[MUSIC – Podington Bear “Fives”]
JBM: It’s funny, you know, in one conversation I had with Hans and Martha, Hans was saying, “no matter what you decide to do in life…trust that you’re the expert.”
You know, like he was saying his path was super unique, he’s probably the only rocker biologist out there. But Martha was quick to correct him and point to my husband. And suddenly there was competition.
MG: Well, maybe there’s a future in the sciences for all those former rockers or indie hopefuls, aspiring producers, or whatever. This could be the start of something.
JBM: Maybe. It all goes back to what Hans’ mom told him. Pick something you’re good at and stick with it. Some advice I’ve gotten from women in my family: whatever you are, be a good one.
[MUSIC – Podington Bear “Good Times”]
MG: That’s all for this episode. This story was produced by my co-host, Jasmyn Belcher Morris, with special thanks to Nathan Morris and the Wildlife Conservation Society’s New York Aquarium.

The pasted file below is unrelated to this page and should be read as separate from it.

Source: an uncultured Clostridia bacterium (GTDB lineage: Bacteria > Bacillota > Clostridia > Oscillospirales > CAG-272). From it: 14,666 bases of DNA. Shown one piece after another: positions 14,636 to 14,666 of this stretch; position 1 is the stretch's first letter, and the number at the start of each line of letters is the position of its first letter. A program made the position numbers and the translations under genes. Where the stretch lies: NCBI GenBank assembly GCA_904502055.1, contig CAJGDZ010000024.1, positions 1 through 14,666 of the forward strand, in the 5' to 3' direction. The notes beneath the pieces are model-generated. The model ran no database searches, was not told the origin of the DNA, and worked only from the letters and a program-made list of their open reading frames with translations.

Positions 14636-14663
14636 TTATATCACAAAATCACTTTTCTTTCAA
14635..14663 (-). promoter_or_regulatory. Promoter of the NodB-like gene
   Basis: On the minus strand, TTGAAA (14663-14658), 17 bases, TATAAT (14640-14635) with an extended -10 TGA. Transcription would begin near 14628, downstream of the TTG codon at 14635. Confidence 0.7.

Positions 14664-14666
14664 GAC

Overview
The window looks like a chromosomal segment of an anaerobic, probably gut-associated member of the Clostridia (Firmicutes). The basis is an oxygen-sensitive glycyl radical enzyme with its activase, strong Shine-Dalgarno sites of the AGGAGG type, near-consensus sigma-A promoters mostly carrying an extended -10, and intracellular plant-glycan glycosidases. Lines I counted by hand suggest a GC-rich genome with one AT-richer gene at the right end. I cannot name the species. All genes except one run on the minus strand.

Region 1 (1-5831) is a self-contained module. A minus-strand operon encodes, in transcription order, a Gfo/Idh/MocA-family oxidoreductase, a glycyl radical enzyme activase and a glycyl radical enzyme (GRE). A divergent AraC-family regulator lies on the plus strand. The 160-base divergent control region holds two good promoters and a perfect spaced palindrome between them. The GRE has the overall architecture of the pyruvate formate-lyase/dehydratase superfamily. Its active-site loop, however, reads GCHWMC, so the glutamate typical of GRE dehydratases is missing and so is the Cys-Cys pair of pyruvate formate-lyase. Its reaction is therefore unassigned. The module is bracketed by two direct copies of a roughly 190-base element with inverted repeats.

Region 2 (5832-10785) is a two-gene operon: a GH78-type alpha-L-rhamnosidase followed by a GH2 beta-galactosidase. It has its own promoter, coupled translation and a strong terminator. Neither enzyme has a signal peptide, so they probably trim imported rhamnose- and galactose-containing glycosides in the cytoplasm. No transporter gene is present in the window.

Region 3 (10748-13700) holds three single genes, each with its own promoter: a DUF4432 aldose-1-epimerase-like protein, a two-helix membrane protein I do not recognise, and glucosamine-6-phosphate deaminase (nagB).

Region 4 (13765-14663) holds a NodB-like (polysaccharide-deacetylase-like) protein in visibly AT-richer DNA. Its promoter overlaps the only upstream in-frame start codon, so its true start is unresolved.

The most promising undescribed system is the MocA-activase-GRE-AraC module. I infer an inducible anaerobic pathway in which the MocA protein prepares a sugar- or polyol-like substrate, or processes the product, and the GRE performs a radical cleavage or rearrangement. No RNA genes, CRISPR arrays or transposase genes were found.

JBM: The podcast is produced by my co-host, Michael Garofalo, and Elisheba Ittoop. Find out what music we used, including the ZToyz song we talked about, on our website, StoryCorps.org.
MG: And thanks for all the new comments over at iTunes. It’s tons of fun to hear how you guys listen.
JBM: What’s your favorite?
MG: Well, one of my favorites so far said we’re a good podcast “for brushing your teeth and whatnot.” I had no idea that StoryCorps could improve your dental hygiene, but you learn something new every day.
JBM: Keep the comments coming. And we are always looking for tips like the one that brought us Hans and Martha. You don’t have to be married to a StoryCorps staffer to do that. If you know a character, or there’s a couple who have a great story, or maybe just someone who is a great talker, let us know! Send us an email to [email protected]
MG: Until next time, I’m Michael Garofalo.
JBM: And I’m Jasmyn Belcher Morris. Thanks for listening.